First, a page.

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As a sweet foretaste to ILMF 2014, the creators of LAStools, LASzip, and PulseWaves are announcing “LASlayers” already on Valentine’s Day. The new functionality nicely complements their popular and widely-used LiDAR compressor making the compressed LAZ files editable for most practical purposes. LASlayers significantly reduce I/O load for writing modification to LAS or LAZ files, especially when batch-processing LiDAR tiles on many cores in parallel or when sending changes to LiDAR files across bandwidth-limited networks.
Most point attributes (e.g. coordinates, intensities, scan angles, GPS times, etc.) are not modified when processing LiDAR. LASlayers avoids re-writing the unchanged portions of LAS or LAZ by storing only the actual differences layer by layer to a new “LAY” file. Changing the point classifications or deleting a few points, for example, can be done with LAY files that are just a tiny fraction of the size of a new LAS or LAZ file. Adding new attributes such as RGB colors or the height-above-ground with LASlayers means only this new information needs to be written.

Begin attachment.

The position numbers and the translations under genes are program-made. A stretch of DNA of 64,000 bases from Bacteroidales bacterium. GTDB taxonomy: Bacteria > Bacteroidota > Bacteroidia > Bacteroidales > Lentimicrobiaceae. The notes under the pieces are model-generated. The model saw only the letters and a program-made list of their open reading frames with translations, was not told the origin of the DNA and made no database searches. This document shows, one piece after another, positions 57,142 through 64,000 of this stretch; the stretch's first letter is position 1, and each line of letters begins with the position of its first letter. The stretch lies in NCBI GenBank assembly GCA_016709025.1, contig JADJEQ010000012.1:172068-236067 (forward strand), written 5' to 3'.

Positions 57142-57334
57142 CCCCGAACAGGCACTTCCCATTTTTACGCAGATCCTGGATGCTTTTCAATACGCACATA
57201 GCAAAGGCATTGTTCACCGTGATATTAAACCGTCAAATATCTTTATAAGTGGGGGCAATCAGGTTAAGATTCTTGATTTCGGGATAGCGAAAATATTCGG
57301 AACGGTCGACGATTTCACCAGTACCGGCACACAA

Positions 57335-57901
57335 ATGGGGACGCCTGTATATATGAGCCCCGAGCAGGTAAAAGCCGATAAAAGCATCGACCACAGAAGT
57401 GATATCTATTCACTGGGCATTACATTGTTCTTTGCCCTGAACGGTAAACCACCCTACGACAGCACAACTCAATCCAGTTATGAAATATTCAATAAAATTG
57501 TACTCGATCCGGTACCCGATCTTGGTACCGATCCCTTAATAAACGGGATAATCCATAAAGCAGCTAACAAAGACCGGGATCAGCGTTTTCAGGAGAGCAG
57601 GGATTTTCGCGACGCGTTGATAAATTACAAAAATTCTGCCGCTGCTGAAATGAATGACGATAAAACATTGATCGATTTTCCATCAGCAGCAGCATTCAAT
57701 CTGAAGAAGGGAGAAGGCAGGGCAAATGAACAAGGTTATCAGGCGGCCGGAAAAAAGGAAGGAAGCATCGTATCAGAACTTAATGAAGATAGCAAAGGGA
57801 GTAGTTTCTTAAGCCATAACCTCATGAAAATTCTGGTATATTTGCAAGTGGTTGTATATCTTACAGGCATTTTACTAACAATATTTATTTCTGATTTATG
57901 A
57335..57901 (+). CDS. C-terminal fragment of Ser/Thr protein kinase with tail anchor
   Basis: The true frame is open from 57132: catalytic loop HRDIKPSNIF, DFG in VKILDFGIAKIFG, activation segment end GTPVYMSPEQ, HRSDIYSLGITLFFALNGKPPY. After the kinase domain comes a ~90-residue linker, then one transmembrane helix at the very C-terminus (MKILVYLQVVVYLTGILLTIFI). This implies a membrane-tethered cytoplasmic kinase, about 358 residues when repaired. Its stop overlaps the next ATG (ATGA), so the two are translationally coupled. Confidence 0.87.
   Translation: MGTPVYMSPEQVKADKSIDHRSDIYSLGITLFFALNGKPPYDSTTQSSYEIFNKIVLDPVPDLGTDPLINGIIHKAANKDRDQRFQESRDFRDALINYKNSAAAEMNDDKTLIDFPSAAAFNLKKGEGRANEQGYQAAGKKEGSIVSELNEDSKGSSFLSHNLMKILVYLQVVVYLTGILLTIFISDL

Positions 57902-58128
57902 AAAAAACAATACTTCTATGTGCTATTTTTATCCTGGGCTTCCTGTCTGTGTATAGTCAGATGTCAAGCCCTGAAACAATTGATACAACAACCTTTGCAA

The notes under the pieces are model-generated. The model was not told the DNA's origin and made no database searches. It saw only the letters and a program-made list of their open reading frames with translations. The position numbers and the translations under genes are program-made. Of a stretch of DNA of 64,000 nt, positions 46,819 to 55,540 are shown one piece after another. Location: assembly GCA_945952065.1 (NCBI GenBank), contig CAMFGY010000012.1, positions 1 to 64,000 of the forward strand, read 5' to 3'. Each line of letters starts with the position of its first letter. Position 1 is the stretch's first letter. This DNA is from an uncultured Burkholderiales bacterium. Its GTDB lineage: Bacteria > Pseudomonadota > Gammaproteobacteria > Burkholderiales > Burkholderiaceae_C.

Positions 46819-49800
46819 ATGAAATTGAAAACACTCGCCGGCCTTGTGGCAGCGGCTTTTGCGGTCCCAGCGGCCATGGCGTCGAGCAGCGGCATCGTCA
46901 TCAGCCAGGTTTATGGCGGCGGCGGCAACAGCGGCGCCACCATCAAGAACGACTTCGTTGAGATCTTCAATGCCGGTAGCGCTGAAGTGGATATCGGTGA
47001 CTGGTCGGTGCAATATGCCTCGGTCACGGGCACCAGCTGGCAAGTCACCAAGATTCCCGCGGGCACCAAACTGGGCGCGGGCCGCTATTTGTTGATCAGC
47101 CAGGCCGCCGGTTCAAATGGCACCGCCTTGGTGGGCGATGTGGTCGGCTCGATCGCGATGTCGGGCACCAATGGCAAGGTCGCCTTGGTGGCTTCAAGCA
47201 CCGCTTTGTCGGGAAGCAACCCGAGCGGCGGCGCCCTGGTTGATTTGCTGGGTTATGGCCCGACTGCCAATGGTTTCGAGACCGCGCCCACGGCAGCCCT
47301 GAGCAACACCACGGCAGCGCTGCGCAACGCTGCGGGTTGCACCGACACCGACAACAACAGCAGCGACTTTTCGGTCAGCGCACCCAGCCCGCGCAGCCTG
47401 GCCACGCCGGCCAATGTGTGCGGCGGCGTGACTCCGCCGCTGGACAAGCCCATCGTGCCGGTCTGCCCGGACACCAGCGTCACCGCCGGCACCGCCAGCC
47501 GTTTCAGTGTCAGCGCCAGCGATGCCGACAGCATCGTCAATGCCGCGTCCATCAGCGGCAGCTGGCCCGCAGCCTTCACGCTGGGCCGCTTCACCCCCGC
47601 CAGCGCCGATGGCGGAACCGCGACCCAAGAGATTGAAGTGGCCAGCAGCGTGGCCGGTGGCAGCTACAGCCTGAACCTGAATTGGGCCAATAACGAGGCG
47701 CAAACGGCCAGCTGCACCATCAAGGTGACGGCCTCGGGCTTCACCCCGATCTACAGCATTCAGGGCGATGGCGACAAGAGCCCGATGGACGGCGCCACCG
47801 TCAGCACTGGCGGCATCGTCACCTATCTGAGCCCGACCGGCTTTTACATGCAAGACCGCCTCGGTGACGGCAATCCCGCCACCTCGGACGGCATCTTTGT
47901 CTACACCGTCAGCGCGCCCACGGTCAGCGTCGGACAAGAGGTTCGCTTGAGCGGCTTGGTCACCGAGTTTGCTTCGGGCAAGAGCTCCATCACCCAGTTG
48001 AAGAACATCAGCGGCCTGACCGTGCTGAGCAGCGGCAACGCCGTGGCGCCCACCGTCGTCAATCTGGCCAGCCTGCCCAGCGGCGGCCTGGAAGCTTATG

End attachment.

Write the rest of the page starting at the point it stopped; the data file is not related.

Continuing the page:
This also provides simultaneous access to different versions of the data: a LiDAR server or a Web portal can store only a single copy of the raw LiDAR and apply LASlayers as needed on-the-fly, for example, to replace ellipsoidal with orthometric elevations or to add RGB colors.
Even users of other LiDAR processing software can readily take advantage of LASlayers with the new “laslayers.exe” tool that computes the difference between a raw and a modified LAS or LAZ file and expresses it as a LAY file (assuming the point order has not changed). A typical use case is the exchange of modifications to LiDAR files between remote locations such as a vendor in Australia or Canada and a data processing center in China or India. Instead of up- and downloading the entire modified LAS or LAZ files, only the much smaller LAY files need to be send back and forth.
A fully featured prototype of LASlayers is available (10 MB including data) together with three simple exercises that illustrate the concept and allow interested parties to test it already today on their own data